Artist's Post -- Aileen Imperatrice
Born and raised in Fresno, California, Aileen has shown artistic interest since childhood. Throughout her life, she has experimented with many different art forms, studying formally within school walls or in independent practice and study. Aileen went on to attain a Bachelor of Arts degree in Commercial Arts/ Advertising Design with a minor in Psychology from CSU, Fresno. She also attended classes at Otis College of Art and Design, Los Angeles. These chosen fields of study give Aileen the unique outlook she expresses in her work.
Aileen has worked in various professional art related fields all the while maintaining involvement in the art community by taking part in several art exhibitions. Aileen continues her art education in many forms today, studying and experimenting on her own as well as learning from formal workshops and from other artist resources. She also credits her life experience, including familial and cultural influences, as playing a large part in how she expresses herself through her work.
Aileen has exhibited throughout the U.S., including at Studio C Gallery, Los Angeles, and in Italy. She continues to receive awards and recognition for her work locally, nationally and internationally. Her work is sought after by collectors and her art and writings have been printed in various publications as well as featured on tv and film. She continues to give presentations and lectures on art and life to organizations, universities, colleges and other forums. Aileen was awarded the Horizon Award of Excellence in the Arts from the Fresno Arts Council in 2018 and chosen as a featured artist in the 2019 LAAA Catalog II of emerging artists.
Resilience. Facing challenge is a universal human experience, but how we respond is what makes us unique. Currently, my life appears in the abstract since my husband and I have been challenged with life threatening medical issues reaching their critical level, and there are specific images that continue to feel normal to me. As a visual artist, I have found release through my process while making art, which is why my work is so personal and includes references to significant aspects of my life; family, friends, faith, loss, abuse and my will to continue forward. I do the work for myself. It is a desire to expel the thoughts and emotions I am compelled to express and using the tools of art to create an image that hopefully will resonate with others.
As a third and fourth-generation Mexican-American, my cultural experiences are a combination of my identity as an American citizen born and raised in the United States, and the traditions of my Mexican and Native culture. I have been told one can feel my unique and valuable culturally combined lifetime experience in the cultural expression of the bright and vivid colors I choose for my work.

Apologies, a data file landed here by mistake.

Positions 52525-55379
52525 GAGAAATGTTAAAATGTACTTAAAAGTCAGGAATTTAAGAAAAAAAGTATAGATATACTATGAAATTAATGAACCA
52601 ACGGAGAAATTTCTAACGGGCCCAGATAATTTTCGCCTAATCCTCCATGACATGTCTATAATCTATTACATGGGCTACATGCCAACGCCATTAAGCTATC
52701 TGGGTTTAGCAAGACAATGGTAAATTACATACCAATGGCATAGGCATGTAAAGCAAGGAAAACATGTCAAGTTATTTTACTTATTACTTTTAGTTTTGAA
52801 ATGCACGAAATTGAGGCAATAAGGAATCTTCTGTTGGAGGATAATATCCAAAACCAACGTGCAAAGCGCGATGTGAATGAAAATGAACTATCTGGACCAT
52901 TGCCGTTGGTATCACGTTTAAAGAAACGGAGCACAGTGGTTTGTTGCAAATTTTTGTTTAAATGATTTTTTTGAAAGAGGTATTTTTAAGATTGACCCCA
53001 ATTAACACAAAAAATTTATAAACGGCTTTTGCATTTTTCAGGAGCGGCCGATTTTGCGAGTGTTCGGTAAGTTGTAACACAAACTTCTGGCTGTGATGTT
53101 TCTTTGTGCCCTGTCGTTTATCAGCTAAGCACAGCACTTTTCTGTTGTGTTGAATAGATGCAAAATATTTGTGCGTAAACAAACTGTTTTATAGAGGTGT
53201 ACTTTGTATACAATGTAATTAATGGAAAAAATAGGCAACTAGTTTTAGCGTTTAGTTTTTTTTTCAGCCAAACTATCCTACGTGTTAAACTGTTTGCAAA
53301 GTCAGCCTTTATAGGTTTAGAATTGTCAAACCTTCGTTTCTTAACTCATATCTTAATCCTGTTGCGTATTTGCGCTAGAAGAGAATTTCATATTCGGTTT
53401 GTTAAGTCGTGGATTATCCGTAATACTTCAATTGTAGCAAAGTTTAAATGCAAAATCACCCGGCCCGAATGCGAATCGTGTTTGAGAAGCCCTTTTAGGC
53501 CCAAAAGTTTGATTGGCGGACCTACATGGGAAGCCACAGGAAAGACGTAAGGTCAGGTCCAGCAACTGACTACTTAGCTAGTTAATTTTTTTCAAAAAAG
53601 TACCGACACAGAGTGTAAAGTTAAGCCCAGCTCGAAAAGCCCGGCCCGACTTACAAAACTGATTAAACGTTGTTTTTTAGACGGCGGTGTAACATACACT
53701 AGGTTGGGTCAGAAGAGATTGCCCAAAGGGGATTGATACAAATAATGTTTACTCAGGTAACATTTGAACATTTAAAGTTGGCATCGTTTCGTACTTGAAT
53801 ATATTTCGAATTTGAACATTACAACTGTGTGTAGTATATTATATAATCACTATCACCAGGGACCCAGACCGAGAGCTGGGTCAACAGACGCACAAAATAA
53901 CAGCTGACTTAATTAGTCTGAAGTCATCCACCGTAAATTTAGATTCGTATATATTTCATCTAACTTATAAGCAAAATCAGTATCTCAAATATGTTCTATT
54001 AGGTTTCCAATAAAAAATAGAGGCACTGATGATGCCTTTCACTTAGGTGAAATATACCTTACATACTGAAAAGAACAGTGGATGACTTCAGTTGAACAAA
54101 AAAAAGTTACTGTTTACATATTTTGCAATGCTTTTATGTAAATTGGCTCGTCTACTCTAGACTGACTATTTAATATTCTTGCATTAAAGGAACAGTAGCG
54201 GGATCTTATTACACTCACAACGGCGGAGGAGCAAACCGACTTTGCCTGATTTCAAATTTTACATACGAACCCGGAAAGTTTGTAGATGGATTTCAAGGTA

My work is both representational and abstract. And in these pieces, I continue to experiment with mixed media on top of traditional oils and acrylics; finding a new link between mediums.
Now more recently, having lost my Mother to a long illness and battling through my own Cancer diagnosis and treatment, I’ve continued my focus on the symbolism in my work.
Paper Dolls originated from 2019 while I took care of my ailing Mother until her death in November that year. I remembered in the quiet moments how, when I was a child, she introduced me to paper dolls she had kept. It was simple memories like these that flooded my mind as I watched her die. I had planned on creating this series in 2019 from the sketches and notes I had made that year, but then other things happened. It was just 2 weeks after we buried her that I learned I had Cancer, then, following my 2nd Chemo treatment when the U.S. succumbed to the Covid-19 Pandemic and necessary shelter-in-place began. When I finally gained the strength to create the work, beyond the bittersweet memories with my Mom, I realized the paper doll paintings came to symbolize so much more. Both due to my Cancer treatments - Chemo and Radiation, as well as with the Pandemic, we all need to exert caution to avoid human contact. First, for me to avoid any sickness while my immune system is depleted and for the world to avoid spreading this awful virus. The Paper Dolls therefore also came to represent the shield we need to present to the world for protection and the alternate selves we are presenting in the world during this time.
To view more works by Aileen, please visit her website at: